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Rate stability to keep property prices at bay: Domain

rba    rba
Reporter 4 minute read

A rapid downward or upward spiral in dwelling values is unlikely in the coming decade, with minimal interest rate movements expected, one economist has observed.

According to Domain Research economist Trent Wiltshire, Australia’s housing market is unlikely to experience the same levels of price growth in the 2020s relative to the previous decade.

Mr Wiltshire noted that monetary policy stability would help contain property prices, with the economist pointing to the Reserve Bank of Australia’s (RBA) expectation of an extended period of low interest rates.  

“Interest rates are likely to remain at very low levels in the 2020s, [so] it’s unlikely that there will be a property price correction caused by rapidly rising interest rates,” he said.


Mr Wiltshire added that with the cash rate nearing zero, the RBA has little room to move to stimulate the market and accelerate property price growth.  

“[As] rates can’t fall much further, they’re unlikely to be a major cause of higher prices over the next decade, as they were in recent decades,” he continued.

Moreover, the Domain economist noted that global factors influencing interest rate cuts across the world over the past decade would continue in the years to come.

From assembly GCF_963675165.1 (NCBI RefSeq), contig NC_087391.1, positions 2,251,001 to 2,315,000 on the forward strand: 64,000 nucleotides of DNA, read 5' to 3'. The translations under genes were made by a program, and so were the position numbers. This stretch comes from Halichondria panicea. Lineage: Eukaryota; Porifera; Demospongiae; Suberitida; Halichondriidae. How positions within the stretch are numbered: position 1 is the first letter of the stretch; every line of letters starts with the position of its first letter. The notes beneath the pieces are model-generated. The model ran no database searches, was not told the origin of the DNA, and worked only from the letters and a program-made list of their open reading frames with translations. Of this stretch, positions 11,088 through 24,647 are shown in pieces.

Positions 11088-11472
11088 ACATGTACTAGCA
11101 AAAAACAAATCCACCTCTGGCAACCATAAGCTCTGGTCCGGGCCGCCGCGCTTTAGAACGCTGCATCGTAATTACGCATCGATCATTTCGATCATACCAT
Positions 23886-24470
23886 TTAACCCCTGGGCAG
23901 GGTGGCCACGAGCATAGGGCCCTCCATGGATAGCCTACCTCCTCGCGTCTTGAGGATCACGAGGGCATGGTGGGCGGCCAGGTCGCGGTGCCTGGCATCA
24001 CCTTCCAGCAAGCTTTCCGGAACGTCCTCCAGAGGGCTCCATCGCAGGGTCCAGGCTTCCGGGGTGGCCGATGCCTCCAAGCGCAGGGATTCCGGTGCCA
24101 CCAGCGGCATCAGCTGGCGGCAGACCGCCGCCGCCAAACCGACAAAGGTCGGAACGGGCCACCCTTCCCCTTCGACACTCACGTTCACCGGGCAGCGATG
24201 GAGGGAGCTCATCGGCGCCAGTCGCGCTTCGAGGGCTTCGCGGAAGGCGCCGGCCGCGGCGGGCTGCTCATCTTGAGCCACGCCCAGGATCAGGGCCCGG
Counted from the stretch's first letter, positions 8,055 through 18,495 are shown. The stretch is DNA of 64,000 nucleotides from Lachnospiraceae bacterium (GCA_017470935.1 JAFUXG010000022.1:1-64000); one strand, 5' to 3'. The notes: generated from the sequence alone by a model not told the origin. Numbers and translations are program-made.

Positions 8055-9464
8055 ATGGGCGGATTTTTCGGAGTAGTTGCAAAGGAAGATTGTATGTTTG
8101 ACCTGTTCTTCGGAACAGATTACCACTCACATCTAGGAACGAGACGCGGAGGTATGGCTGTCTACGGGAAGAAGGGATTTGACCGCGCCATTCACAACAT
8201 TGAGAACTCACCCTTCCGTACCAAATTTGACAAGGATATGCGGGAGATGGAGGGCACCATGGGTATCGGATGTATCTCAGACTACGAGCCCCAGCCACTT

“The decline in interest rates in recent decades was a global phenomenon. Interest rates were pushed down by an ageing population, strong economic growth in Asia, high debt levels and lower rates of potential economic growth,” he said.

“These causes of low rates will likely persist into the 2020s, meaning global interest rates will remain low in the next decade.”


However, Mr Wiltshire said he is expecting monetary policy stimulus in the near term, which he said would place further downward pressure on mortgage rates. 

“In the short term, it’s likely the RBA will cut the cash rate further. If unemployment remains elevated, the RBA may implement unconventional monetary policy to push borrowing rates even lower,” he said.

“If this occurs, home loan rates will be well below 3 per cent by the early 2020s, with some borrowers paying close to 2 per cent.”

According to analysts, the RBA’s rate cuts in 2019 helped trigger a rebound in the Australian housing market.

The latest data from property research group CoreLogic has revealed that national home values increased by 4 per cent in the three months ending December 2019, driven by Sydney and Melbourne, where values increased by 6.2 per cent and 6.1 per cent, respectively, over the same period.

[Related: Aussies’ intentions to buy property hit record highs]

Rate stability to keep property prices at bay: Domain
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